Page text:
More than four in 10 Welsh 15-year-olds say they rarely or never read books.
As part of the Pisa tests carried out across 79 countries, teenagers in Wales sat tests in reading, maths and science set by the Organisation for Economic Cooperation and Development (OECD).
Alongside the tests, pupils were also asked additional questions about things such as their reading habits and wellbeing.
It makes sobering reading (for those who still do, that is).
A total of 44% of the 3,165 pupils from across Wales said they rarely or never read, compared to 35% across the OECD countries which took part.
Pupils in Wales generally had more negative attitudes towards reading than their peers in other countries.
In 2018, 57% said they read "only if I have to", which had risen quite steeply from 44% in 2009 - across OECD countries it was 49% and 41% respectively.
The number who said they did not read for enjoyment rose from 42% in 2009 to 53% in 2018 and the number who read for 30 minutes or less a day fell from 30% in 2009 to 22% in 2018.
Interestingly, despite saying they read less, Welsh pupils were more confident of their reading abilities than their OECD peers, with 83% agreeing or strongly agreeing with the statement: "I am a good reader", compared to 71% among the OECD cohort.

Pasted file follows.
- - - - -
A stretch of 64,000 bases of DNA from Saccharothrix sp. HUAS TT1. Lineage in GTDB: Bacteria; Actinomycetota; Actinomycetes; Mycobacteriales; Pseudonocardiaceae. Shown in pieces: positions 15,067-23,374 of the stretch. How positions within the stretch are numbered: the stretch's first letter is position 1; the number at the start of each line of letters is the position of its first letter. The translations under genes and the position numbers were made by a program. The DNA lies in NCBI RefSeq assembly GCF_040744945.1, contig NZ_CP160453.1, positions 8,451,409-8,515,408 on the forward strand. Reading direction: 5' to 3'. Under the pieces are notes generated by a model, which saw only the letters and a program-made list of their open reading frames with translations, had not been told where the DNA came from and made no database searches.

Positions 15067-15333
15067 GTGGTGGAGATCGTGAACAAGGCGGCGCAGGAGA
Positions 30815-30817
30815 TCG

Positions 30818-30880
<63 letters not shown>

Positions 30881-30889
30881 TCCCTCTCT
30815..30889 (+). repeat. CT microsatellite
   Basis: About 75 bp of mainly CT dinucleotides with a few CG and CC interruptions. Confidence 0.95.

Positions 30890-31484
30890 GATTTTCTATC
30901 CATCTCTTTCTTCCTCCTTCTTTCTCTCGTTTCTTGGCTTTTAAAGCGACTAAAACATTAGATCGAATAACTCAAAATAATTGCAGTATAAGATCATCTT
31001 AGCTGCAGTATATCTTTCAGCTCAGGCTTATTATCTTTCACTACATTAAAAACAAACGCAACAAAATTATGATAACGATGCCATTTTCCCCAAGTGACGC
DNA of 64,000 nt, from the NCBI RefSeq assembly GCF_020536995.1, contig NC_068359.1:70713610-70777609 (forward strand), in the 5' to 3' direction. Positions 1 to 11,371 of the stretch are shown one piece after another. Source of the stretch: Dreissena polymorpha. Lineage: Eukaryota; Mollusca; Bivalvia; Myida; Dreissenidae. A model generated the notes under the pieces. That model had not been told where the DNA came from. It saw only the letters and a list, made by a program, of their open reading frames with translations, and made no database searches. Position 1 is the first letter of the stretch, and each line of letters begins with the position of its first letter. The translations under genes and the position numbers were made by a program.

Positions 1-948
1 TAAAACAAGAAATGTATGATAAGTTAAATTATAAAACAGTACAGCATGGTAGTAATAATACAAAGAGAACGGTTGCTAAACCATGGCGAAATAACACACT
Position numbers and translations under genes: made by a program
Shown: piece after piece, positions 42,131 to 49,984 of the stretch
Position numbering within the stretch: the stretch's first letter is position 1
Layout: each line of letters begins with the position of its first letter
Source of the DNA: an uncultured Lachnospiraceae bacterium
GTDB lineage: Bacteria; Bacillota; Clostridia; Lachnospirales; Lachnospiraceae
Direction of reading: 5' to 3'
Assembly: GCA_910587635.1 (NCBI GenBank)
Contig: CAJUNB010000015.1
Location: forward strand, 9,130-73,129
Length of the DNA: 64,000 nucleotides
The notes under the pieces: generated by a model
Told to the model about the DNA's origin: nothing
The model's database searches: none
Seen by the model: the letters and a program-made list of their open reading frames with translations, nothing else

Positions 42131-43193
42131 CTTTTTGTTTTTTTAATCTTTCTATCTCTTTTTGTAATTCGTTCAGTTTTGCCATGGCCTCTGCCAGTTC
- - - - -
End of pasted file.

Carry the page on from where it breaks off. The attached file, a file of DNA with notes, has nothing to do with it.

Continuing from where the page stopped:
Is it a coincidence these figures for a fall in reading have coincided with the invention of the iPad (2010) and the ubiquity of a mobile phone in the hand?
Probably not, but Wales education minister Kirsty Williams did put a positive spin on the fact that Welsh children report being online more than the OECD average by saying if they were reading different texts online "that's something."
However, she admitted the the book statistic was a "challenging one".
"We know that after the quality of teaching in classrooms, the second biggest influence in a child's educational outcomes is parents," she told BBC Radio Wales Breakfast.
"Clearly, the availability of books and developing a love of reading from a very early age is really important if we are to see an improvement in our reading scores."
Helen Wales, head of reading charity Book Trust Cymru seconded the view that getting a reading routine in place in the early years was a "big factor", along with children seeing parents reading themselves.
"We understand it's harder as children grow up, especially for reluctant readers, and there are so many time pressures and distractions for teens, so tempting them with a physical book can be tricky but it's not impossible," she said.
"Children simply may not be reading because they are not engaged with the text, but we can confidently say that all it takes is one book to get them hooked and they will continue to read.
"So, if they love films, try the book that inspired the film."